HPV Vaccination: Not Just For Girls

teenage_boy_receiving_vaccination_at_schoolDr Melina Georgousakis explains why a vaccine originally given to girls to help prevent cervical cancer also has a lot to offer boys.

Starting in 2013, human papillomavirus (HPV) vaccination will be offered to boys through schools. While of course boys can't get cervical cancer, HPV can cause cancers in males. To better understand how HPV vaccination will benefit boys, it is important to know what HPV is and how the vaccine works.

What is HPV, and who gets it?

HPV is a common sexually transmitted virus. It is estimated that before HPV vaccination, four out of five people would get an HPV infection in their lifetime. Most HPV infections don't cause symptoms, and will eventually disappear on their own. However, in a very small number of people infected with HPV, the virus will stay around for many months and sometimes years. These long-lasting infections have the potential to result in cancer, as the virus has a chance to interact with the body's cells, changing how they behave and turning them into cancer cells. Although cervical cancer is the most well-known disease caused by HPV, long-lasting HPV infections can potentially lead to other cancers such as those of the head and neck, and non-cancerous diseases such as genital warts that can affect males and females.

How does the HPV vaccine work?

By preventing HPV infection in the first place, vaccination prevents any diseases the virus might have caused. There are more than 100 different types of HPV, but only some of them can cause cancer. The two HPV types responsible for most (at least 70 per cent) cervical cancers, as well as most other HPV-associated cancers, are HPV types 16 and 18. Both HPV vaccines available in Australia prevent infection from these types. The HPV vaccine Gardasil also prevents infection from HPV types 6 and 11, which are the most common cause of genital warts. It is important that women continue to get pap smears even if they are vaccinated against HPV.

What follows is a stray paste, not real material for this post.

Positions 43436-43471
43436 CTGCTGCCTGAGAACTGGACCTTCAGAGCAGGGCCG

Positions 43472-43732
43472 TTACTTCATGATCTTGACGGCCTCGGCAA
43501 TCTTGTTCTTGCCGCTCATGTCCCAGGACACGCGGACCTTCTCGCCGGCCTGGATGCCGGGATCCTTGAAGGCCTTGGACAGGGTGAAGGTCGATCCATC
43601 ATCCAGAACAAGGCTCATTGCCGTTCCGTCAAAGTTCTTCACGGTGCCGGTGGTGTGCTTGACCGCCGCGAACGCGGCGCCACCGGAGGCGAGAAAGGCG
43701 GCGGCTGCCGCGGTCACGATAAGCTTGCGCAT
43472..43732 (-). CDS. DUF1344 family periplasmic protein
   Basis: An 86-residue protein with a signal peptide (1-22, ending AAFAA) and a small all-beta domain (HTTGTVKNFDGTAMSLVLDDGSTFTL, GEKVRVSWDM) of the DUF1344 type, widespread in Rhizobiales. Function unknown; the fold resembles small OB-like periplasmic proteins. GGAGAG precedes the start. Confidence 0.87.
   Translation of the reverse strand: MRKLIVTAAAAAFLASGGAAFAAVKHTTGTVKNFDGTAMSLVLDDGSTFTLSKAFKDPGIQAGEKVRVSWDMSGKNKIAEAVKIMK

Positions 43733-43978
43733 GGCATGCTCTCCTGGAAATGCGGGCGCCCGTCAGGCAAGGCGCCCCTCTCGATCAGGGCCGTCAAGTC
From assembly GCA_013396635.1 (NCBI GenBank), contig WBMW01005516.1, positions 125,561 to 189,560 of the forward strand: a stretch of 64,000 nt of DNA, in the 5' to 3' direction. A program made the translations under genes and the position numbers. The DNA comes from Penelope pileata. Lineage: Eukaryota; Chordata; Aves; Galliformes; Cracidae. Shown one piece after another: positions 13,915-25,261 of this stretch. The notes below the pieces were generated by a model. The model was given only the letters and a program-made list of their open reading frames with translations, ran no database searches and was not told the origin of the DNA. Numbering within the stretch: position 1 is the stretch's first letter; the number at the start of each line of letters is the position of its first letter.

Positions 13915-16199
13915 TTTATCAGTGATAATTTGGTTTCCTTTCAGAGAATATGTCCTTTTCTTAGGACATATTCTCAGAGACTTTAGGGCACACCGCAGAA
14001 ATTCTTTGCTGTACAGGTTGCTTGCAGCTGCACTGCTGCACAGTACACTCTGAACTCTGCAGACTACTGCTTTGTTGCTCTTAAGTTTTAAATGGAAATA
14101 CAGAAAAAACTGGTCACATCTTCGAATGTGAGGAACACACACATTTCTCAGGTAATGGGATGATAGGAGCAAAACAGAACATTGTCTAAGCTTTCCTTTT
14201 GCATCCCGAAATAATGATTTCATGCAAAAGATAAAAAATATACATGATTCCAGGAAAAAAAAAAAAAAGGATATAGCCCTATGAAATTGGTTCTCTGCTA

Why is HPV vaccination given to teenagers?

There has been some confusion about why HPV vaccine is given to teenagers when cancers caused by HPV don't usually appear until adulthood. HPV vaccines protect against these cancers by preventing the initial HPV infection, which occurs through sexual contact. As the vaccine is only effective if it is given before contracting an HPV infection, it is important to vaccinate before sexual activity starts. Generally, the older a person, the more likely they would have already experienced an HPV infection via intimate contact, and the less likely the HPV vaccine will work. For this reason the HPV vaccination program has provided Gardasil to girls 12 to 13 years of age through schools. In 2013, schools will also offer the vaccine to boys aged 12 to 13 years. Boys up to 15 years of age will also be able to receive Gardasil in schools via a catch-up program over the next two years.

Why is the vaccine being offered to boys?

Cervical cancer is the most common HPV-associated cancer worldwide, so the majority of HPV research has been focused on understanding the role of HPV in causing that type of cancer. HPV-vaccine development was initially focused on preventing cervical cancer, therefore the first clinical trials involved only girls and women. However, as research has continued, much more is now known about the role of HPV in causing cancers in males (such as penile, anal, head and neck cancers) and how the vaccine can help prevent them.  

Is the vaccine worthwhile for boys?

A major clinical trial of Gardasil involving boys and men showed the vaccine was as effective at preventing genital HPV infection and early pre-cancer changes in males as it was at preventing cervical HPV infection and pre-cancer changes in females. It also showed the vaccine was as safe for males as it was for females. Not only will HPV vaccination help prevent HPV infection for individual males, but research suggests vaccinating boys will contribute to increasing protection against HPV in girls due to 'herd immunity' (when the majority of people in a population have been vaccinated, thereby protecting unvaccinated people in the same environment).

Has the vaccine been successful?

In the five years since HPV vaccination for females was introduced in Australia, we have seen reductions in genital warts and cervical pre-cancerous changes. For example, a study of new cases of genital warts diagnosed in a sexual-health clinic in Melbourne before and after the introduction of HPV vaccination found that in women under 21 years of age (who would have been eligible to receive the free HPV vaccine) genital warts declined from 18.6 per cent to 1.9 per cent. If vaccine uptake in adolescent boys is as high as it is in adolescent girls (nearly 80 per cent), then Australia will no doubt see even greater benefits from this vaccine in the future.


Dr Melina Georgousakis is senior research officer at the National Centre for Immunisation Research and Surveillance, Sydney.




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